Conducting research amongst current and potential customers offers opportunities for new product development, improving existing services, or enhancing the customer experience. It generally involves a team that calls customers and asks them a series of questions designed by a researcher or analyst. The answers they gather can provide valuable information to your product development and customer service teams.

Outbound calls for marketing research

Customer notification and follow up

Big-ticket purchases like a car or long-term services (accounting software, home design, etc.) often need follow-up even after closing the sale. In many cases, you may also want to notify customers about their warranty status, schedule recurring appointments for service, or the upcoming expiration of a contract. You could remind customers that their current service is about to end and they should renew the agreement or upgrade to a different feature set.

The agents making these calls should be knowledgeable about your entire product line so they can answer questions from curious customers or direct them to an appropriate resource. They should also be honest and transparent with the customer to retain their trust and patronage.

Why is outbound calling important?

Outbound calls can be crucial for your business, depending on the purpose. For a small or local business, telemarketing and lead generation can be the key to generating sales in the area. Outbound calls would be a more efficient use of your sales team than sending them out to knock on customers’ doors. The business can also use outbound calls to pique interest in a neighborhood about the services they offer such as roof repair or pizza delivery.

Not every business has the resources to build and manage an online storefront. Some products and services need a physical presence where the customer goes to get those services, such as a salon. Appointment scheduling and customer follow-up play a big role in generating sales for such stores. This is even more true when you’re focussed on building a long-term relationship with customers for recurring appointments.

It’s much harder to acquire new customers than it is to retain existing clients. So outbound calling is a good way to improve customer service and keep clients coming back for additional purchases. Even in the age of social media and instant messaging, many people prefer communicating with businesses over the phone.

Conducting market research via outbound calls is generally more effective than mailing out forms and hoping customers will fill them out and send them back in. Filling out a form takes more time and effort for clients and they are less likely to follow through. But a phone call is quick and easy, so you’re more likely to get a response.

Outbound call center vs an inbound call center

Most large organizations typically have a call center staffed with employees to make calls and answer incoming calls. However, a blended call center that does both inbound and outbound calling is quite rare these days. Companies prefer to have separate teams for both, even if they work next to each other in the same office. That’s because inbound calling and outbound calling needs different skills.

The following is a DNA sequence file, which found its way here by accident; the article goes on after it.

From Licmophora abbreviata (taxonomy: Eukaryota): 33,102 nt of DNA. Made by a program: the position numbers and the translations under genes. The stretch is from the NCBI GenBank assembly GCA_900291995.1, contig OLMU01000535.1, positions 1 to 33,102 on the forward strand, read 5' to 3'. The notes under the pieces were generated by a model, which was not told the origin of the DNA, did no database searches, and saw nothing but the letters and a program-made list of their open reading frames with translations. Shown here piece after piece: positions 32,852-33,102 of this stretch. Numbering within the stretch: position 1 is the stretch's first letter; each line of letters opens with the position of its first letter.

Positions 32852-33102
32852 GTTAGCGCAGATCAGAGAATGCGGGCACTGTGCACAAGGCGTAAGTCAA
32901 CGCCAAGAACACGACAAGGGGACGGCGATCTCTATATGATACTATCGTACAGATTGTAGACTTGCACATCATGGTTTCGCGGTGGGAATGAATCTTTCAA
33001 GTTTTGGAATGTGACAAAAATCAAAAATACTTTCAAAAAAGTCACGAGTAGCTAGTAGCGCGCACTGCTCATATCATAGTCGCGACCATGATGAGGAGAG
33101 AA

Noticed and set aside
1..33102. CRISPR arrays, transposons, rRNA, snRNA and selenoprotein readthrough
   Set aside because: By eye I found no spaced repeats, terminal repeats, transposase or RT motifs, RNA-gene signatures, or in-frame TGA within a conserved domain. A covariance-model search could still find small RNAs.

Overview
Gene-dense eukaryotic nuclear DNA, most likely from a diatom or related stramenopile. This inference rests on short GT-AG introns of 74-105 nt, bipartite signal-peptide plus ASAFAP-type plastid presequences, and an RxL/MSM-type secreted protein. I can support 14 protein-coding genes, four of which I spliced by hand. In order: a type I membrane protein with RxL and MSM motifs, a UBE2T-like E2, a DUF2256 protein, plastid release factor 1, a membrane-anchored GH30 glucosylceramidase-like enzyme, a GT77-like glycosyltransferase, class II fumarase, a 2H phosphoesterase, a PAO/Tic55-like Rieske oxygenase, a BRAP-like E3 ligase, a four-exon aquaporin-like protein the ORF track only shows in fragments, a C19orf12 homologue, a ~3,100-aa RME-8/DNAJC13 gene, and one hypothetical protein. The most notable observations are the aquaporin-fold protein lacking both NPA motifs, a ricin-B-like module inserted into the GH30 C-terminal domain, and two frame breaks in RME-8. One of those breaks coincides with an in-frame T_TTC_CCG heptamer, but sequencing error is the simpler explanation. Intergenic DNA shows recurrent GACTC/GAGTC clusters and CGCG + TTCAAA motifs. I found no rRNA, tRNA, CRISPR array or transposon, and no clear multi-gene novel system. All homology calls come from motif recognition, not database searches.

An inbound call center will generally only answer incoming calls. These calls fall into a few categories depending on the type of business or industry you operate in:

Technical or product support

These inbound calls are from current customers who are calling for technical support when the product they purchased does not work as expected. When their computer breaks or your service delivery stops for any reason, they call in to resolve the issue.

General account queries

Customers may call in when they need to return a defective product, want to exchange an item, update their contact or billing information, and have other general queries. They might want to know your office hours and warranty policy or provide feedback.

Shipping or order status

If your business sells a product or a portfolio of products, customers may call in to know the delivery status or get tracking information. If it’s a service you provide, they might call to enquire about dispatch status or an update.

It becomes apparent that inbound call centers are geared towards supporting current customers. The focus is on reducing call and hold times as well as improving the first call resolution rates (the percentage of calls where the customer’s issue is resolved in the first call). Your staff needs to be knowledgable about your products and services and be able to handle upset or impatient customers.

Outbound call centers focus on sales, building brand awareness, and promoting the company. When they make calls, it’s for a specific purpose, such as generating leads or asking questions for market research. They may be cold calling or warm calling potential customers, hoping to convert them into making a purchase. In other words, they are geared towards acquiring new customers or upselling the existing customer base to a new or different product/service.

Employees making the calls need a different set of skills. They have to be patient and thick-skinned as cold calling often elicits a negative response from people. They need to have excellent persuasion skills and also communicate effectively over the phone.

Having a dedicated outbound calling center may sound prohibitive in terms of cost, time, effort, and human resources. However, it pays off over the long term. You can train your staff in the required skills and create strategies that focus on specific goals. Staff does not have to switch back and forth between solving customer issues and trying to make a sale. It also becomes easier to review performance, set targets, and manage the call center.

Is outbound calling effective?

Companies often ask if outbound calling is effective and if it’s worth it to invest in setting one up. Given the different types of outbound calls, it’s clear that most organizations use outbound calls at some point or the other. So why would someone think twice about whether it’s effective?

Cold calling techniques